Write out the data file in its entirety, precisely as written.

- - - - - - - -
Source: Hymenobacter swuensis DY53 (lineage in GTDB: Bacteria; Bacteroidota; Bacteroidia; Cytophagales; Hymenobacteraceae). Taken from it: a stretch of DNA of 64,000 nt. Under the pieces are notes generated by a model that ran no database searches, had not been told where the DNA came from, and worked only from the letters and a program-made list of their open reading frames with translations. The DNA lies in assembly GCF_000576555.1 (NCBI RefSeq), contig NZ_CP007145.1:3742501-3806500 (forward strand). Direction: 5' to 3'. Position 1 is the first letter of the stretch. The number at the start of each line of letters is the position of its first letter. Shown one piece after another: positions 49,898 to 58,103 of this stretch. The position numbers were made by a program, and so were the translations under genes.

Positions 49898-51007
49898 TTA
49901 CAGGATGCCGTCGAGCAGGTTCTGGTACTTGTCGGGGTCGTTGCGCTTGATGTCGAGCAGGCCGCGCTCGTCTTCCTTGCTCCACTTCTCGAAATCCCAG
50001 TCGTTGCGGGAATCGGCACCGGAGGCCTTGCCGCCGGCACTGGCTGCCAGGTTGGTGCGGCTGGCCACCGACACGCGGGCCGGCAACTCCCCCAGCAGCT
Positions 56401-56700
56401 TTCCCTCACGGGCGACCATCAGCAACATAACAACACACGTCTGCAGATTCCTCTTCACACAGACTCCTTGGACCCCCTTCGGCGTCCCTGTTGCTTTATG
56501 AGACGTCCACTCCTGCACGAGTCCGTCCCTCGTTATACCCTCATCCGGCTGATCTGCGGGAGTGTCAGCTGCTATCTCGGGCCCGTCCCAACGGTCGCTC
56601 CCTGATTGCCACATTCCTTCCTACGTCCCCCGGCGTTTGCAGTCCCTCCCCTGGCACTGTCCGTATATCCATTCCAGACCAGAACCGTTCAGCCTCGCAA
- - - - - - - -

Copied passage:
Source: Hymenobacter swuensis DY53 (lineage in GTDB: Bacteria; Bacteroidota; Bacteroidia; Cytophagales; Hymenobacteraceae). Taken from it: a stretch of DNA of 64,000 nt. Under the pieces are notes generated by a model that ran no database searches, had not been told where the DNA came from, and worked only from the letters and a program-made list of their open reading frames with translations. The DNA lies in assembly GCF_000576555.1 (NCBI RefSeq), contig NZ_CP007145.1:3742501-3806500 (forward strand). Direction: 5' to 3'. Position 1 is the first letter of the stretch. The number at the start of each line of letters is the position of its first letter. Shown one piece after another: positions 49,898 to 58,103 of this stretch. The position numbers were made by a program, and so were the translations under genes.

Positions 49898-51007
49898 TTA
49901 CAGGATGCCGTCGAGCAGGTTCTGGTACTTGTCGGGGTCGTTGCGCTTGATGTCGAGCAGGCCGCGCTCGTCTTCCTTGCTCCACTTCTCGAAATCCCAG
50001 TCGTTGCGGGAATCGGCACCGGAGGCCTTGCCGCCGGCACTGGCTGCCAGGTTGGTGCGGCTGGCCACCGACACGCGGGCCGGCAACTCCCCCAGCAGCT
Positions 56401-56700
56401 TTCCCTCACGGGCGACCATCAGCAACATAACAACACACGTCTGCAGATTCCTCTTCACACAGACTCCTTGGACCCCCTTCGGCGTCCCTGTTGCTTTATG
56501 AGACGTCCACTCCTGCACGAGTCCGTCCCTCGTTATACCCTCATCCGGCTGATCTGCGGGAGTGTCAGCTGCTATCTCGGGCCCGTCCCAACGGTCGCTC
56601 CCTGATTGCCACATTCCTTCCTACGTCCCCCGGCGTTTGCAGTCCCTCCCCTGGCACTGTCCGTATATCCATTCCAGACCAGAACCGTTCAGCCTCGCAA